Core Ideas of the Gospel of Jesus Christ

Archive for the ‘patience’ Category

CSI: Naked and Afraid

NAKED AND AFRAID

It could be just another crime scene.  There’s a naked man, unconscious and bleeding, lying there alongside a mountain pass. Apparently, he was the victim of a robbery so there is no identification.  In Christ’s haunting saga of the Good Samaritan, the mystery is not what happened, but what happens next.  The most important clue, the detail commonly overlooked by people on the case, is one unpleasant but revealing word.

Stripped.  The Bible specifically says the robbery victim left for dead along the Jericho Road was naked.  His attackers had “stripped him and beat him and departed, leaving him half dead.” (Luke 10:30)  Gone was his prayer shawl, the tallit men of the region always wore. For Hebrew males, there was a tzitzit on each corner, a tassel that denoted reverence for God.  The Law required that Jewish men have a dark blue thread woven into the tzitzit. The Samaritans, their despised cousins, would have have been identified by a white thread in their tzitzit or perhaps light blue.  Without their traditional robes and clothing, the Jews and Samaritans looked just alike.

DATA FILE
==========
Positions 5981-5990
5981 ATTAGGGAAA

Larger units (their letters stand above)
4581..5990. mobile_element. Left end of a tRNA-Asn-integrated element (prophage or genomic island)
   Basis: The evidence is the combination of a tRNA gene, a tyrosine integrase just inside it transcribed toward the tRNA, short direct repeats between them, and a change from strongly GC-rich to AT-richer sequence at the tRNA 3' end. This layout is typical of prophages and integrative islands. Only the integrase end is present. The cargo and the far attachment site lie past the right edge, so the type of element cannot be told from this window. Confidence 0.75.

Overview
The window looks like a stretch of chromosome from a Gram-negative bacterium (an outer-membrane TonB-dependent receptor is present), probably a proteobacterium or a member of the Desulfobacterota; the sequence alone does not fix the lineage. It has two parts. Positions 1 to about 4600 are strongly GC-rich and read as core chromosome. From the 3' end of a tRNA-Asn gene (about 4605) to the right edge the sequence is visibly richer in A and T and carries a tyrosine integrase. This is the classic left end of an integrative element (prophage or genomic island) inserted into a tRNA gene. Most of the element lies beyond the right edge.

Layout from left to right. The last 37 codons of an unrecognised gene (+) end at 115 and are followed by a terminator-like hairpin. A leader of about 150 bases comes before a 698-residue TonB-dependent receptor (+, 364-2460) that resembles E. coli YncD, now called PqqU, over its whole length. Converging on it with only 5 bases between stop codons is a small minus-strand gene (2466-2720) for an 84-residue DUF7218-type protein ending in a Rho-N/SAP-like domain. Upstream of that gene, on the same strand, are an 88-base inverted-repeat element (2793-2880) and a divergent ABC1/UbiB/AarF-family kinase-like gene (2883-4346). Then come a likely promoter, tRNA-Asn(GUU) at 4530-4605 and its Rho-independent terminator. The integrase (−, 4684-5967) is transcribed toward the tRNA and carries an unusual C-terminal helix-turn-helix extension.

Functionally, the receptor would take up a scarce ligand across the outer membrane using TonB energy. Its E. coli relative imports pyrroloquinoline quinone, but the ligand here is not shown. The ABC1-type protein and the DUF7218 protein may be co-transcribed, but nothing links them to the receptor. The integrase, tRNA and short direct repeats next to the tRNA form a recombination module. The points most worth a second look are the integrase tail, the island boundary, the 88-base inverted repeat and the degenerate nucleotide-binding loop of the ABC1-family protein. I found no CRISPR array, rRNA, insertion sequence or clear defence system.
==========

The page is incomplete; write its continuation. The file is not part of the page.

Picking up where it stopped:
So the Jewish priest and the Levite did not step around the poor man, leaving him to die, because they were too busy to help a neighbor.  They couldn’t tell if the man was their neighbor or not!  Despite their calling from God to love their neighbors as themselves, their definition of “neighbor” was just too narrow to afford a stranger the benefit of the doubt.

What makes this parable so helpful and so compelling is the singular detail it does not divulge. The priest and Levite were Hebrews, and the Samaritan was obviously not Jewish. But the identity of the robbery victim is as mysterious to you and me as it was to the Samaritan arriving on the scene. Yet seeing a helpless human being in desperate need of assistance, this man from Samaria was moved with basic human kindness. We’re not even told he was a religious guy.  But here’s the bottom line: he didn’t have to rise above any feelings of resentment for an enemy.  He didn’t see an adversary.  All he could see was another man whose skin and features were mostly like his.